Iran: Obama 'Confused' About What's Good for US

After Obama claims military option still on the table, Iranian foreign ministry says his statement is 'baseless.'

Arutz Sheva Staff ,

Barack Obama
Barack Obama

Iran on Saturday claimed that America's divergence of opinions regarding the Iranian nuclear deal is damaging American foreign policy, in an attack on US warnings of military action should nuclear diplomacy ultimately fail.

The comments in Tehran came after US President Barack Obama said in a letter that all options remain on the table against Iran.

Congress is currently conducting a 60-day review period of the nuclear deal struck last month, with a majority opposing the deal that among other things has Iran inspect its own covert Parchin nuclear site.

"Political partisanship and competition have taken US foreign policy hostage," foreign ministry spokeswoman Marzieh Afkham said, calling Obama's remarks "repetitive and baseless."

These claims are "showing the uncertainty and depth of confusion of American officials in determining their national interests," Afkham said, according to the official IRNA news agency.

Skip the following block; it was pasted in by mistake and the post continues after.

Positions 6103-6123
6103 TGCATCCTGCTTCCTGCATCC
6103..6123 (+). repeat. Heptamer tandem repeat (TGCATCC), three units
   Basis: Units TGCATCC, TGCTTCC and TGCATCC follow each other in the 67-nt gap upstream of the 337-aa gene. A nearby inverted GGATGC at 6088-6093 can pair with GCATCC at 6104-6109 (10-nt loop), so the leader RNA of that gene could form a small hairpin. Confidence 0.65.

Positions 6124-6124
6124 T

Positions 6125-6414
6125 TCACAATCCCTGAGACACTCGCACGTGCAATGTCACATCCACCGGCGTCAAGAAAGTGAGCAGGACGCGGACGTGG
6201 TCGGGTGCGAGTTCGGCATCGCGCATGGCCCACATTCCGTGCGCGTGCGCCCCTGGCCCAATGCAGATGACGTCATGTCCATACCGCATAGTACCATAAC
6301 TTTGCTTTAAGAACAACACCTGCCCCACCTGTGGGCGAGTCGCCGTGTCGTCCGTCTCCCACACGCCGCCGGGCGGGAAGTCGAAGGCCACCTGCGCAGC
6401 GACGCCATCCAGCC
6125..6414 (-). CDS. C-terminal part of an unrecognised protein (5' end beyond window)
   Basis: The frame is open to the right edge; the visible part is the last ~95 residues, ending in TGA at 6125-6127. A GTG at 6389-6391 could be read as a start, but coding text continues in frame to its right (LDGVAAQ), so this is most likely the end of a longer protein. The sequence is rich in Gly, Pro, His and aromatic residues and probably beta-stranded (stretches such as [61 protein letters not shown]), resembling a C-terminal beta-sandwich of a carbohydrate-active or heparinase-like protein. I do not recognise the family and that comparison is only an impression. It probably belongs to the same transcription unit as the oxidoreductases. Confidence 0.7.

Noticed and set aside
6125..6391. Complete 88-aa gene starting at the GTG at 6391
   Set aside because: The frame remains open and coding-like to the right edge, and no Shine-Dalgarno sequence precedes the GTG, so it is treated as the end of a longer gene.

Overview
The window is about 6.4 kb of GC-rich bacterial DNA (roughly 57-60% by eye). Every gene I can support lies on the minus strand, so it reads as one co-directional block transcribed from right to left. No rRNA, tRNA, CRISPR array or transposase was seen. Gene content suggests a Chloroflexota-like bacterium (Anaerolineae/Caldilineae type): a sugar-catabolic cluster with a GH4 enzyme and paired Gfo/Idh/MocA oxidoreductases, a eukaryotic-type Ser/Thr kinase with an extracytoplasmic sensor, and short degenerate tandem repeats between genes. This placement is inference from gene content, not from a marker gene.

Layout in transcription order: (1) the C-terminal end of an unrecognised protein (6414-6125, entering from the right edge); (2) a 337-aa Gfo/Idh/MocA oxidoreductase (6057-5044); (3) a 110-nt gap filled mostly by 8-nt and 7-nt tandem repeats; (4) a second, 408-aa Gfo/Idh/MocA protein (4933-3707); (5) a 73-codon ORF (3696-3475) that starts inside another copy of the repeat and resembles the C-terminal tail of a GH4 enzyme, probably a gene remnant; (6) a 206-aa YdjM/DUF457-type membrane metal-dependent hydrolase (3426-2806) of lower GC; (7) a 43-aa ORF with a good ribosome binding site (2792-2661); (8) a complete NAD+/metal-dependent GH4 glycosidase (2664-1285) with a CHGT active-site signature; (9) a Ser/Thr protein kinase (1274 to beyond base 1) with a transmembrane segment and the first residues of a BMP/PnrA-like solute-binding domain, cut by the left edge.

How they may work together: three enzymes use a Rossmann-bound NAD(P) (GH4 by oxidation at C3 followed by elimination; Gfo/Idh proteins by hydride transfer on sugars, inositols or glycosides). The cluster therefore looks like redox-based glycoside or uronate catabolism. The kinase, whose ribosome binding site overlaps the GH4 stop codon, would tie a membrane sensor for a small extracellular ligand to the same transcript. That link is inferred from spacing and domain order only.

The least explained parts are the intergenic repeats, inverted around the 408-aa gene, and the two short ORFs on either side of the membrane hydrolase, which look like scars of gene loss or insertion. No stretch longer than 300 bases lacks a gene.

The US president claimed in a letter to Jerrold Nadler, a Democrat who has announced his support for the deal, that the agreement is good for America, Israel and the Middle East in general.

"We have a wide array of unilateral and multilateral responses that we can employ if Iran fails to meets its commitments," Obama said.

"All of the options available to the United States - including the military option - will remain available through the life of the deal and beyond," he stated.

However, those promises have been put in doubt as Congress seeks answers regarding letters, in which Obama apparently promised world powers that he would not penalize their companies for breaching "snap back" sanctions should Iran break the deal.

Obama has vowed to use his presidential veto after the Congressional review period, meaning a 2/3 majority will be needed to defeat his ardent support of the agreement.

AFP contributed to this report.